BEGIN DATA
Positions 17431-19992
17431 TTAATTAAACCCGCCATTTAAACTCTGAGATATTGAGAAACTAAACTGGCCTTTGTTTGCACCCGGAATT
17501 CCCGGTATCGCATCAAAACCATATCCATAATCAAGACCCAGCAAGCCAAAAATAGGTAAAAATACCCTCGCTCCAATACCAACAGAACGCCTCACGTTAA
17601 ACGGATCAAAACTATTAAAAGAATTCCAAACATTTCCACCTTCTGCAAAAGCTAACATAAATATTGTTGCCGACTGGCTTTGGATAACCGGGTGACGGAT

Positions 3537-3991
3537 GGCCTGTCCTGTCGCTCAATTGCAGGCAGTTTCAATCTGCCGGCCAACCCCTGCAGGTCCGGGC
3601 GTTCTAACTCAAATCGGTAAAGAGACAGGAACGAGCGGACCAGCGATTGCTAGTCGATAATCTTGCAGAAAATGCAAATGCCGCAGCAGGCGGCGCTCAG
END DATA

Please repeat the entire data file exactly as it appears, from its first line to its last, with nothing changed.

Positions 17431-19992
17431 TTAATTAAACCCGCCATTTAAACTCTGAGATATTGAGAAACTAAACTGGCCTTTGTTTGCACCCGGAATT
17501 CCCGGTATCGCATCAAAACCATATCCATAATCAAGACCCAGCAAGCCAAAAATAGGTAAAAATACCCTCGCTCCAATACCAACAGAACGCCTCACGTTAA
17601 ACGGATCAAAACTATTAAAAGAATTCCAAACATTTCCACCTTCTGCAAAAGCTAACATAAATATTGTTGCCGACTGGCTTTGGATAACCGGGTGACGGAT

Positions 3537-3991
3537 GGCCTGTCCTGTCGCTCAATTGCAGGCAGTTTCAATCTGCCGGCCAACCCCTGCAGGTCCGGGC
3601 GTTCTAACTCAAATCGGTAAAGAGACAGGAACGAGCGGACCAGCGATTGCTAGTCGATAATCTTGCAGAAAATGCAAATGCCGCAGCAGGCGGCGCTCAG